I read Travelling Concepts in the Humanities: A Rough Guide by Mieke Bal, and it kind of blew my mind. So I did a little book review presentation to my PhD student forum a few months ago and thought I’d include a version of it here. This will probably end up being a fairly long post, but I’ve never written a book review before (well that is not true, I wrote one as part of a competition at 15 and it was published in a national newspaper) so I thought this might be a good platform to try my hand at it.
This review is going to be structured in four parts; first I will go over general comments about tone and the way the book is written, then I’ll cover structure, then content and then I’ll say why it’s useful to my research – and why I think it would be useful to most interdisciplinary researchers in the humanities.
The first thing that struck me about Travelling Concepts is the tone of voice used by Mieke Bal throughout. It is extremely knowledgeable but not pretentious, and in parts irreverent but with a solid foundation. The whole is written in the style of a travel rough guide and Bal keeps the conversation flowing by referring back to this analogy. The conversation travels through concepts and through disciplines taking in examples of cultural artefacts, mainly fine art based but some from other areas, and presents concepts as a methodological principle for cultural analysis. She also draws largely on her lecturing experience in terms of defining the need for interdisciplinary discourse as well as proposing a whole page in defence of lecturing as a relational activity.
The book is incredibly quotable. The first notable quote is on page 14 and really embeds a lot of the discussions around practice-based research that you often have as first year PhD students within art and design.
Only practice can pronounce on theoretical validity, yet without theoretical validity no practice can be evaluated.
Followed by a quote on page 39 which not only defines the use of the term interdisciplinarity in the book itself but justifies the need for interdisciplinary work and reinforces the concept of travelling that Bal uses to frame the book’s tone all in one paragraph.
To call it ‘transdisciplinarity’ would be to presuppose its immutable rigidity, a travelling without changing; to call it ‘multidisciplinarity’ would be to subject the fields of the two disciplines to a common analytic tool. Neither option is viable. Instead, a negotiation, a transformation, a reassessment is needed at each stage.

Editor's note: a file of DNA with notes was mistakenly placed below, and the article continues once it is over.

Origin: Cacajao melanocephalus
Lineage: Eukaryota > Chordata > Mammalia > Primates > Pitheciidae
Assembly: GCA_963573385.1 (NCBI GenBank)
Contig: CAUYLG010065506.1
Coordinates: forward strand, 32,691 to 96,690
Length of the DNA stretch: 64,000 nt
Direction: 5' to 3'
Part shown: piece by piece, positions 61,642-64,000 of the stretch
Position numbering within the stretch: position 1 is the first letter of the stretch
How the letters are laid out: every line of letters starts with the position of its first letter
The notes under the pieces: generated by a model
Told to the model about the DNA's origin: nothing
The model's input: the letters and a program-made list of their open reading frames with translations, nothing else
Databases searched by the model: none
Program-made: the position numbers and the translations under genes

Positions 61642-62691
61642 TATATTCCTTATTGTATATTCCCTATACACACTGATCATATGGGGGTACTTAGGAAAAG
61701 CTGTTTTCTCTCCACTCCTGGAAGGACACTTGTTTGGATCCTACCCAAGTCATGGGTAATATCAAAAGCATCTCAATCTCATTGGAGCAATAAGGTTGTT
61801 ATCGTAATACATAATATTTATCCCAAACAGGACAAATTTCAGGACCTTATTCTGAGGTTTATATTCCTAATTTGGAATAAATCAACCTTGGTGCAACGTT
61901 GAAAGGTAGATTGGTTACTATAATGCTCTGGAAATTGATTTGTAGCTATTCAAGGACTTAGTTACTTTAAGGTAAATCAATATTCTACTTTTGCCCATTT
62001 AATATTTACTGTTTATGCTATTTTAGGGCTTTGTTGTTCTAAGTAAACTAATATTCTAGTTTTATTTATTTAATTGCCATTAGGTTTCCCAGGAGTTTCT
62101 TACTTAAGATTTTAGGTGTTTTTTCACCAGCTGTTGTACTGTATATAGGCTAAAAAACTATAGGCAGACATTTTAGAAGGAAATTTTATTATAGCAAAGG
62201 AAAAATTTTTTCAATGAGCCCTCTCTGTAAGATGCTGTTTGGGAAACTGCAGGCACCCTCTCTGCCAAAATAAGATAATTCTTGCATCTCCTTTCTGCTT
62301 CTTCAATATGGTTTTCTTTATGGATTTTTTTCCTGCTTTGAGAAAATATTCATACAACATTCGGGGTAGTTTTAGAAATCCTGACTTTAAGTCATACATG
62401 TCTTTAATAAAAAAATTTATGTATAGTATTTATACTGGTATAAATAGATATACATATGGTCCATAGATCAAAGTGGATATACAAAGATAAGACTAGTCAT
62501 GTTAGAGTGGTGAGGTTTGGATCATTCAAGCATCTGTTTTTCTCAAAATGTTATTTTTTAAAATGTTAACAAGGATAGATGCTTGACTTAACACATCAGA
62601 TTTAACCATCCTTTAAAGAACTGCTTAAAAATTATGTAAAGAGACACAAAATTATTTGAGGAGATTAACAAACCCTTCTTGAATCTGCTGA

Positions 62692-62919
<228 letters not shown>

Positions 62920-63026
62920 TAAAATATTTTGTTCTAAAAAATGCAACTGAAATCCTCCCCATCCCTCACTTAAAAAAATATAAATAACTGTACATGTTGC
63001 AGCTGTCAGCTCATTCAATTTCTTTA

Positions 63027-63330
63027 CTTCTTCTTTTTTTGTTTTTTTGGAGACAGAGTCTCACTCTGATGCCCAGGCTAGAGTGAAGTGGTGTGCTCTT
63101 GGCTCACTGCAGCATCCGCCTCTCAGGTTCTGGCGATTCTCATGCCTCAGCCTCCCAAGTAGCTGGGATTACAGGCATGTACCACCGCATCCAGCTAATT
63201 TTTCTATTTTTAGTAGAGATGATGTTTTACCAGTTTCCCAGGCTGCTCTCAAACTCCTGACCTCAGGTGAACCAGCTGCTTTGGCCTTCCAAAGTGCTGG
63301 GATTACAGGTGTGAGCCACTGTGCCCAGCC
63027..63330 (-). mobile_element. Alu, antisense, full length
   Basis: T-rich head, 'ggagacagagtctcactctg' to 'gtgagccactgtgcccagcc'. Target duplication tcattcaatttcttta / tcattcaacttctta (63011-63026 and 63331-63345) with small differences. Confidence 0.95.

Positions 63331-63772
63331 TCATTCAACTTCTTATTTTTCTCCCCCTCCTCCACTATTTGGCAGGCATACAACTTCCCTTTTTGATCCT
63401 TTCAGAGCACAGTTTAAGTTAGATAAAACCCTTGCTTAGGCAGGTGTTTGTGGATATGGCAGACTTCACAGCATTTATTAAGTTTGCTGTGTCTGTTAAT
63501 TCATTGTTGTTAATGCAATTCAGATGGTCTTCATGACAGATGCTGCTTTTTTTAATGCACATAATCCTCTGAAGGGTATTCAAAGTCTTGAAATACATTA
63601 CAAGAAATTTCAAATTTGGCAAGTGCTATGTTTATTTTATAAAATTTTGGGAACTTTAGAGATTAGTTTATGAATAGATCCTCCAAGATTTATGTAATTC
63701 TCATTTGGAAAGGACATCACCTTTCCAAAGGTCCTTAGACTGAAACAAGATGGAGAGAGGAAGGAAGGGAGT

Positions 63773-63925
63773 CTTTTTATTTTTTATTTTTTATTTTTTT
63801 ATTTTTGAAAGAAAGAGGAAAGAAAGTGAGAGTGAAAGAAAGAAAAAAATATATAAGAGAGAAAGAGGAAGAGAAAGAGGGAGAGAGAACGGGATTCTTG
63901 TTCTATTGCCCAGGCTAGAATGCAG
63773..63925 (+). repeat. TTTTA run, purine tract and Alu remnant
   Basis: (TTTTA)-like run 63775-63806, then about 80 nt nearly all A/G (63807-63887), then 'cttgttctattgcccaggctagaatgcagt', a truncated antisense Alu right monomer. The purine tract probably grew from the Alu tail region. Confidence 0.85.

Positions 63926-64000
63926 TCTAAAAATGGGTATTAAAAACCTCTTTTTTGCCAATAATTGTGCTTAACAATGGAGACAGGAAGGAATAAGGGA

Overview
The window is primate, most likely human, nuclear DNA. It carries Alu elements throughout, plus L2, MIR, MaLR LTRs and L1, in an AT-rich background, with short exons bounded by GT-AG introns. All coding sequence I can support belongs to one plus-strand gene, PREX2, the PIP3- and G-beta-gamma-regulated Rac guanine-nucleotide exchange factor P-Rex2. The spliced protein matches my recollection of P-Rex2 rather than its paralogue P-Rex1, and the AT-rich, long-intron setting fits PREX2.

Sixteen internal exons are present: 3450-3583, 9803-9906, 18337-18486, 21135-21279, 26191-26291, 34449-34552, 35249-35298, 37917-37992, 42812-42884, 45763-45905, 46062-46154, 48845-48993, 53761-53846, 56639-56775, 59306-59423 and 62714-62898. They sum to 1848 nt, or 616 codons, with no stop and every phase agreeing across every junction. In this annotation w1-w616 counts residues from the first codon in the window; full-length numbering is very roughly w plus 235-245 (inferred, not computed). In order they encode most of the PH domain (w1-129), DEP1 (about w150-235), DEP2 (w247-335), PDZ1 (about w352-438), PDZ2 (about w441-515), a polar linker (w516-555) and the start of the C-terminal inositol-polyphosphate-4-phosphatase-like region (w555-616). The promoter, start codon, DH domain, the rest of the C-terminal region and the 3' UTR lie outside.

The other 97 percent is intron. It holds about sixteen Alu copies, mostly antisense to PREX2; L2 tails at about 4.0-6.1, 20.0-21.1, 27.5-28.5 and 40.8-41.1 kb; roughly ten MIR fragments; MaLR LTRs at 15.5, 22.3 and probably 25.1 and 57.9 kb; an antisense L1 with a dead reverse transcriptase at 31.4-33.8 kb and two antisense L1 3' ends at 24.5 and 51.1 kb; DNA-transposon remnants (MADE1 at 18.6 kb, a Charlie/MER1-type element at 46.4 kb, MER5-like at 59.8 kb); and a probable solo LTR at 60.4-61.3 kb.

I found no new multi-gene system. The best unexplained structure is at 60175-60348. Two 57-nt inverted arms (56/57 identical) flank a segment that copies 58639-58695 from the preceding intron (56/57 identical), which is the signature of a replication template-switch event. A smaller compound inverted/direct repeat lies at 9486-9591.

And then there are irreverent pronunciations on revered works which really embody what I always thought about certain theoretical positions but never had the knowledge or courage to really formulate it this way. An example on 47 while talking about Proust she states
[...] while talking about visual art in annoyingly elitist and non-visual terms.
And while talking about the interpretations of the knee in Caravaggio’s Narcissus (p 263) she states.
I am interested neither in affirming nor denying the possibility that the knee ‘was meant to’ mean what Damisch says it means. There is something arrogant in such claims. Who are we to assume that people at the turn of the sixteenth century had no intuitive sense of such things?
These make for a really entertaining read because Bal’s personality is there and visible. She is there telling the reader a story more in the form of a lecture than as an academic text, and I would argue the book is meant to be read in this way, as if it were a lecture. It is not surprising to learn that the book was originally conceived as a series of lectures.
The second area is the structure of the book. I am a sucker for structure in writing and I love a well put together, symmetrical, journey-like structure through a book (I am a designer, what can I say?). Well, the chapters each build on what was defined and explained in the previous chapter. Each chapter has a concept as a focus and this is explored through one main pair of objects of cultural analysis and a few minor examples. The structure of Travelling Concepts reads as a manifesto for practice seen as theory – the practice of writing the book informs the theory that is the content of the book itself.
Here follows my attempt to summarise and make sense of its structure.
Then come three chapters that build on each other and are closely related.
5. Performance and Performativity
Followed by a fade out of
8. Critical Intimacy
Within this structure the content has the opportunity of constantly building on what has been said before. Now, I won’t pretend to have understood everything that is said. In fact one chapter was almost completely over my head. But here’s my very succinct interpretation.
The Introduction sets the scene in terms of defining the field of cultural analysis as an interdisciplinary field of practice, defining relationships between theory and practice as well as defining narrative as a transdiciplinary concept. In particular Bal describes how her methods will unfold, rethinking the use of concepts as methodological tools for cultural analysis of artefacts. Not to miss is a lovely summary of the philosophy of science running through Popper (Daddy Methodology) to Habermas (the Lefty) to Fayerabend (the Anarchist) to Kuhn (who made us reasonable again) (p.12). And all of this to introduce the concept of intersubjectivity.
Chapter 1 defines concept. Starting from the differences between words – and in particular how the words are used in different disciplines – and concepts Bal looks at the concept of concept, passing through interdisciplinary practices of analysis and the idea of theory as something mobile that allows objects an agency. Treating theory as an object of culture.(p 45).